International Budget Partnership

For General Operating Support

The International Budget Partnership (IBP) is the leader of a global civil society movement to use budget analysis and advocacy as a tool to reduce poverty and to improve the quality of governance. The IBP’s Open Budget Survey is conducted in over 100 countries to measure the degree to which budget processes are transparent and open to public input. The organization also provides training and technical assistance to local organizations to strengthen their advocacy campaigns for budget policies and practices that make efficient use of public resources while effectively addressing the needs of the poor and marginalized.
About the Grantee
750 1st Street NE, Suite 700, Washington, DC, 20002, United States
Grants to this Grantee
for strengthening social movements’ bargaining power in budgeting and service delivery in Senegal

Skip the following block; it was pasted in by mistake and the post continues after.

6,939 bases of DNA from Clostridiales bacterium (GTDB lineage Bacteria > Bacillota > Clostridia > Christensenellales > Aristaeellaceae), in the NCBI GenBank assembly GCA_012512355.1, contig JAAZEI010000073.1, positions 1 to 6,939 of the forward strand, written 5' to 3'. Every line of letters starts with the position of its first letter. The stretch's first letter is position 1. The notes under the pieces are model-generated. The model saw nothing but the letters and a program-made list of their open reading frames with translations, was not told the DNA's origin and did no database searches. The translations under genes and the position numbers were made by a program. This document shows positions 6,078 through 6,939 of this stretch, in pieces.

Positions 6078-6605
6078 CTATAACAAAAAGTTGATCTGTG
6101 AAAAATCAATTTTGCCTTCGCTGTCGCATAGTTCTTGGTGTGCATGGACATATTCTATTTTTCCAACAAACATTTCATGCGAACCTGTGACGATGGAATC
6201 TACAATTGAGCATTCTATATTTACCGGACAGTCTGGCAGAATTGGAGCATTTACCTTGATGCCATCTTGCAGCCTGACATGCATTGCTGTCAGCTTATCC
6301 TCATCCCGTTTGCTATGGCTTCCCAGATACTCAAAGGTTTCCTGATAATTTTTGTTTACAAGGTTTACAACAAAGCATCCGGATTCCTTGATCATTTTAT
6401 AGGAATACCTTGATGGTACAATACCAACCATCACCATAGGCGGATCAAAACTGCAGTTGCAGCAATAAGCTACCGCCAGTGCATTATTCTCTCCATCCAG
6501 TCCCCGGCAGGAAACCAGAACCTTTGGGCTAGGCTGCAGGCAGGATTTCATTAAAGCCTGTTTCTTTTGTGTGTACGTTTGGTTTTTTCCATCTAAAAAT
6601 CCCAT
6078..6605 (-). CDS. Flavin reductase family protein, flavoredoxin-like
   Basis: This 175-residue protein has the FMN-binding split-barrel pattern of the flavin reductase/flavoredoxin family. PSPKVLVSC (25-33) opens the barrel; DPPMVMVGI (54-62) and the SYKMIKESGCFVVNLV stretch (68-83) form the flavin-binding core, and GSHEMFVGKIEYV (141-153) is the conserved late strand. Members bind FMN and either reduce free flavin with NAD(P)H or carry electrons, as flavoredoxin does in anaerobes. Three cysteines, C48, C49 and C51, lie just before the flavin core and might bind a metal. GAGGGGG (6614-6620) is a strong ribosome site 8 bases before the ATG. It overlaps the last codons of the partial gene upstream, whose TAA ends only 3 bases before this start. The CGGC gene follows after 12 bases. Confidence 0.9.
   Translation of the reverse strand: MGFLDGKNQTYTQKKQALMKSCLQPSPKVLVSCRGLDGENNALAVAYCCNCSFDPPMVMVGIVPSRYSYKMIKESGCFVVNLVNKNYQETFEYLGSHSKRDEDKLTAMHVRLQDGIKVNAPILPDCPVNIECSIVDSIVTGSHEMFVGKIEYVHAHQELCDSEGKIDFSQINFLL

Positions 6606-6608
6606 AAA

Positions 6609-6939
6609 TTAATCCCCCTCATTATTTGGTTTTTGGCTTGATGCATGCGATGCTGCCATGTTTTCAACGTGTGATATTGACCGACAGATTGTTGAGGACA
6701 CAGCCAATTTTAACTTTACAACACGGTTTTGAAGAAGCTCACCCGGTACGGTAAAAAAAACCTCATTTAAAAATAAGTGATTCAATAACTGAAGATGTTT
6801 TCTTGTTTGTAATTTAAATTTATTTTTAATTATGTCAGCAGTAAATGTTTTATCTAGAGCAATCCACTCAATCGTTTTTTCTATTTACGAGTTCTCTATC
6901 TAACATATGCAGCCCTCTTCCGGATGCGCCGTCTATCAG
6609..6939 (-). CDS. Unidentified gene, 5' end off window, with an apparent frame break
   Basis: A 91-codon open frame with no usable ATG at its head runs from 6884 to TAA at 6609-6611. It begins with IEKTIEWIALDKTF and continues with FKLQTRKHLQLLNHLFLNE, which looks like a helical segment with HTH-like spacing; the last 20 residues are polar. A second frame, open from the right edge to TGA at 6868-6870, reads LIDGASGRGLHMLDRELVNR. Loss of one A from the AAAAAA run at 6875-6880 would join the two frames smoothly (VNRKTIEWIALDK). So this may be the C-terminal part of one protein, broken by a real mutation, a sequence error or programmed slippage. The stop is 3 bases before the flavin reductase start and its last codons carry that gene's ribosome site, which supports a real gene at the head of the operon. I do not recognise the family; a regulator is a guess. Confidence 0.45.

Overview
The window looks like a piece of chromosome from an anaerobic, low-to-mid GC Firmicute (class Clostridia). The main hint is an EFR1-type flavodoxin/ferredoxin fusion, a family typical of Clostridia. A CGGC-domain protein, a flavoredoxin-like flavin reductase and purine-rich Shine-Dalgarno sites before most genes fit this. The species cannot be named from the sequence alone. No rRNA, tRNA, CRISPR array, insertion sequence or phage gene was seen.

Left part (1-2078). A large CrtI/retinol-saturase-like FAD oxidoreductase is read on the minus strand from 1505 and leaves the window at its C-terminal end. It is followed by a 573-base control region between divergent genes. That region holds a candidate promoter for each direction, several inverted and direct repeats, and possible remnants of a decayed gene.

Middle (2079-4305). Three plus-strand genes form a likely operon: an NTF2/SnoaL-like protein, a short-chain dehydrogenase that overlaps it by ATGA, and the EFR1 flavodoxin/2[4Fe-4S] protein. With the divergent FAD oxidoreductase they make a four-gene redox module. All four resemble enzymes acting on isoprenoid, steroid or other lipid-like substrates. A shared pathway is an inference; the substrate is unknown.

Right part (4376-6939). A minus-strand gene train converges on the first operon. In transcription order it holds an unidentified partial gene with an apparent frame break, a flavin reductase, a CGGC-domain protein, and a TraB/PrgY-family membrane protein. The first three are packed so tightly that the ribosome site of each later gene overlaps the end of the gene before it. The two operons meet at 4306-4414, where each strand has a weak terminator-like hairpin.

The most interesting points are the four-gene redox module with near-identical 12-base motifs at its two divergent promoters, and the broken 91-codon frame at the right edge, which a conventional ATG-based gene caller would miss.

The International Budget Partnership (IBP) leads a global campaign to promote transparency and citizen participation in decisions about how governments raise and spend revenues. In partnership with civil society organizations, state actors, international institutions, and the private sector, IBP undertakes research, training, and advocacy to ensure that budget decision-making processes are participatory and inclusive and that spending policies promote equity and justice. IBP’s Strengthening Public Accountability for Results and Knowledge (SPARK) initiative partners with civil society organizations and social movements to help underserved groups understand the fiscal challenges behind poor service delivery and equip them with the knowledge and tools necessary to effectively advocate for improved public spending. SPARK combines the strength and momentum of large, “bottom-up” advocacy movements with the targeted public finance expertise and experience of IBP to improve basic services for vulnerable communities. In Senegal, the first phase of SPARK brought new actors — social movements — into the fiscal governance space to achieve improvements in budget allocations and service delivery in key sectors prioritized by marginalized groups. These social movements now have a set of capacities and a level of self-confidence that enable them to identify, engage with, and ultimately influence government decisions. During this grant period, in addition to transitioning from a program to a grounded, adaptive, and effective country office in Senegal, IBP will look to deepen and scale this work to ensure that fiscal governance and service delivery systems are more inclusive, responsive, and accountable to the needs of historically excluded groups, especially women and girls in Senegal. This includes officially registering IBP’s office in Senegal and acting as intermediary in the country to support our Inclusive Governance strategy’s grantmaking there.

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